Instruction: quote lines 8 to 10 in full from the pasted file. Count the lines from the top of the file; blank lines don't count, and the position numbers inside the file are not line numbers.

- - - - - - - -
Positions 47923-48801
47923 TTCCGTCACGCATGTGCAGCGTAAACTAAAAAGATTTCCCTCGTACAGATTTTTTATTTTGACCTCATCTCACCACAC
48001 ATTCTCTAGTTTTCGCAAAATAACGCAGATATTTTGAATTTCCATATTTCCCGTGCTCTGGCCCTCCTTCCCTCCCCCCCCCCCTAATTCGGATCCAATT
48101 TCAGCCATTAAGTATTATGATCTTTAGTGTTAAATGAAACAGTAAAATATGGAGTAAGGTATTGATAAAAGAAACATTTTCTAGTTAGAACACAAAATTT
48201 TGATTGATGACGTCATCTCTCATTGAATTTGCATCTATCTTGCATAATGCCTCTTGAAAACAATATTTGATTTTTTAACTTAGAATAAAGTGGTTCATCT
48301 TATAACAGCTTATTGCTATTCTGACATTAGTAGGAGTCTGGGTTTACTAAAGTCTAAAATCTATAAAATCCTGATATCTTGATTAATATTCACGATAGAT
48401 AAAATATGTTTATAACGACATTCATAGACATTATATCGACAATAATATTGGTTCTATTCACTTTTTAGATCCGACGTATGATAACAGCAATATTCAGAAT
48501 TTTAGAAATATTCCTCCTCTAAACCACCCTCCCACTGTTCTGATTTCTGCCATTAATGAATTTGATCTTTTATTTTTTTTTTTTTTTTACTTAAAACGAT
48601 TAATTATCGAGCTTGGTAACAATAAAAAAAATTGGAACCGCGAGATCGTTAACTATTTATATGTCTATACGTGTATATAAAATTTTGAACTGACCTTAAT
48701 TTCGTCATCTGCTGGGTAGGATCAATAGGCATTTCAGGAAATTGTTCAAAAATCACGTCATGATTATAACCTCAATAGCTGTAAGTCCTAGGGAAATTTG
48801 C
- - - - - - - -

48501 TTTAGAAATATTCCTCCTCTAAACCACCCTCCCACTGTTCTGATTTCTGCCATTAATGAATTTGATCTTTTATTTTTTTTTTTTTTTTACTTAAAACGAT
48601 TAATTATCGAGCTTGGTAACAATAAAAAAAATTGGAACCGCGAGATCGTTAACTATTTATATGTCTATACGTGTATATAAAATTTTGAACTGACCTTAAT
48701 TTCGTCATCTGCTGGGTAGGATCAATAGGCATTTCAGGAAATTGTTCAAAAATCACGTCATGATTATAACCTCAATAGCTGTAAGTCCTAGGGAAATTTG